6. Build a positive reputation in your community by being known as a committed volunteer. For example, if you litigate and are in and out of the courthouse on a regular basis, get trained as a guardian ad litem and get appointed by a judge to represent the best interests of a child or an adult. It can be demanding, time consuming work, but it is rewarding in ways you will never expect. Judges and court staff will have a new respect for you, you will meet many people and make many relationships, the good you will do will be uplifting, and someone who really needs your help will be benefited.
  7. Remember that sending an e-mail or fax does not guarantee that it has been received. Train your staff to read the fax transmission notice to confirm that transmission was successful. Have a system in place for your assistant to follow-up by phone, especially where the mail or fax communication is time sensitive.
  8. Regularly check your e-mail spam filter to be see if important email was snagged by the spam filter.
  9. Make use of the drag and drop feature in Outlook to drag an e-mail to the calendar to schedule a new event or to contacts to create a new contact.
  10. If a primary purpose of your website is to market your legal services, know where your website is positioned in Google, Yahoo, MSN and any other search engine when a potential client using common search terms is trying to find a lawyer like you. If you do not show up high on page one of Google and the other search engines, optimize your website for the search engines. To learn more about search engine optimization visit these articles on Wikipedia and Google.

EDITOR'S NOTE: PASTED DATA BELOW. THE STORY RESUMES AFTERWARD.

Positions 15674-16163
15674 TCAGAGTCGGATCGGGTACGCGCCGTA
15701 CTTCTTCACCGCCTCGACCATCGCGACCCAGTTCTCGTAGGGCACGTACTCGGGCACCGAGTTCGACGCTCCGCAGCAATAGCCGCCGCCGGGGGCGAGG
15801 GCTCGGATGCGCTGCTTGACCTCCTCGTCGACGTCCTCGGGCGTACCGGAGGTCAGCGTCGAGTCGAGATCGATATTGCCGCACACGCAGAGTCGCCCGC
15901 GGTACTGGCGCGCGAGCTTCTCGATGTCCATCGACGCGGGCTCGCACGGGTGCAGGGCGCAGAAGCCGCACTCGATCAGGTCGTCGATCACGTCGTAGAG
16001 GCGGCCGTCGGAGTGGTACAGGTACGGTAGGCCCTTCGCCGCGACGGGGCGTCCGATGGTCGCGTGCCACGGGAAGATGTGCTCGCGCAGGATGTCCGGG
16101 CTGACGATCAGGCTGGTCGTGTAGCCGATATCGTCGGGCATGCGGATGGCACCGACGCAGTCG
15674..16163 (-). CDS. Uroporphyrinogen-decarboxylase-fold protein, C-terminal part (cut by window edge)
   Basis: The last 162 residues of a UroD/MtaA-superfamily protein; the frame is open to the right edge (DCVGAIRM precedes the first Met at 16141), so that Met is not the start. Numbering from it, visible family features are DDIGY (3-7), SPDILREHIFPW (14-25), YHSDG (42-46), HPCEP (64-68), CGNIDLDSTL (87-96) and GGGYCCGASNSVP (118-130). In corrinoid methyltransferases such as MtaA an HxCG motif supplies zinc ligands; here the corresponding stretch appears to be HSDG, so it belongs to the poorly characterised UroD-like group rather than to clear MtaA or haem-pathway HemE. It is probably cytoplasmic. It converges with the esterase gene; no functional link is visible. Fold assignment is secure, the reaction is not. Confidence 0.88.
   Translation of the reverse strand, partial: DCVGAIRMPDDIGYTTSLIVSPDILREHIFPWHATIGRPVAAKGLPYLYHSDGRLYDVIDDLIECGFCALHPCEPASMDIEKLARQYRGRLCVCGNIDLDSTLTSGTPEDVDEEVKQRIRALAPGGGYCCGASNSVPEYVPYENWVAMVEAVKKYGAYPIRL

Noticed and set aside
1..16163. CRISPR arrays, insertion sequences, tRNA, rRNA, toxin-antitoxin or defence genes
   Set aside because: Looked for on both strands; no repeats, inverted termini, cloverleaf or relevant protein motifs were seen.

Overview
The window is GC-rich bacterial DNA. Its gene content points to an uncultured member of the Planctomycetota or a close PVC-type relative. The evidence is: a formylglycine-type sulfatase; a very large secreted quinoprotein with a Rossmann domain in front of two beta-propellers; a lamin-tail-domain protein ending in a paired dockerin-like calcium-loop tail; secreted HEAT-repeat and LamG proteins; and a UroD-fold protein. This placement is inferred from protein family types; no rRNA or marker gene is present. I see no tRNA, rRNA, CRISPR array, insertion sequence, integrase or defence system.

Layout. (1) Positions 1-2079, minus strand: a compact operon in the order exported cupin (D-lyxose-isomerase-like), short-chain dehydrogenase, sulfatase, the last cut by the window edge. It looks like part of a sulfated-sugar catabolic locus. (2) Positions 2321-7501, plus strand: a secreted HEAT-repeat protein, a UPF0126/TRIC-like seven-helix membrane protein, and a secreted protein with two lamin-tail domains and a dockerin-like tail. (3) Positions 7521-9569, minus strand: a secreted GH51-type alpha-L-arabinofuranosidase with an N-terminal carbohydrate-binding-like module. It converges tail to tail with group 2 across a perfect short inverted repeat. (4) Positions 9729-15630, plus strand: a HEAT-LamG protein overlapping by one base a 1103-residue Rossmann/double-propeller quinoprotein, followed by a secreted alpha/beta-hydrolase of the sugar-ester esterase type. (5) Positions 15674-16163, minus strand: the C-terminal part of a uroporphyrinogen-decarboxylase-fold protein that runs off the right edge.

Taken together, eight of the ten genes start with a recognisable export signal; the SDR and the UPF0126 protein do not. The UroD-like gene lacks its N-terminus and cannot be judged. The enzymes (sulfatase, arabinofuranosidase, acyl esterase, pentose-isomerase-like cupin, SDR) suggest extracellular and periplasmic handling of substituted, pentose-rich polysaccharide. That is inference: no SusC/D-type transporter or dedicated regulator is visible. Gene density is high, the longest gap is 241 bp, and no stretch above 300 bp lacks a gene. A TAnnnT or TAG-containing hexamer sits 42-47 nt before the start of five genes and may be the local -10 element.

11. Use Google Analytics to evaluate your website and its interactive ability with potential clients: see, http://www.google.com/analytics/
  12. Opportunities to collaborate with clients abound today.  It is possible to work on files and projects directly with your client, to upload documents and make case developments readily available. This facilitates good communication. Less time is spent on the phone and in meetings and less money is spent on delivery charges. Investigate Adobe Connect, Basecamp, Prolaw’s built-in extranet, MS SharePoint, Zoho or GoogleDocs.
  13. Laptop computers are easily stolen. Consider the consequences if yours was stolen and you had confidential client information in many files. Encrypt your laptop. Windows XP Professional and Vista have encryption features. It is also possible to buy an encryption utility at www.securikey.com or www.pgp.com  For a Mac, click here.
  14. Get an evaluation of the productivity of your office by contacting Dan Mills, Manager of the Practice Management Advisory Service at the District of Columbia Bar. Call 202-626-1312 or e-mail Dan at [email protected]
  15. Learn more about running a law office. Sign up for Basic Training at the District of Columbia Bar.
  16. Virtual or executive office services can be an efficient way to establish and run an office. The following are issues to consider and questions to ask the office manager if you are considering a lease agreement:
A. How am I charged for services – on an a´la carte basis or is there a package of services available?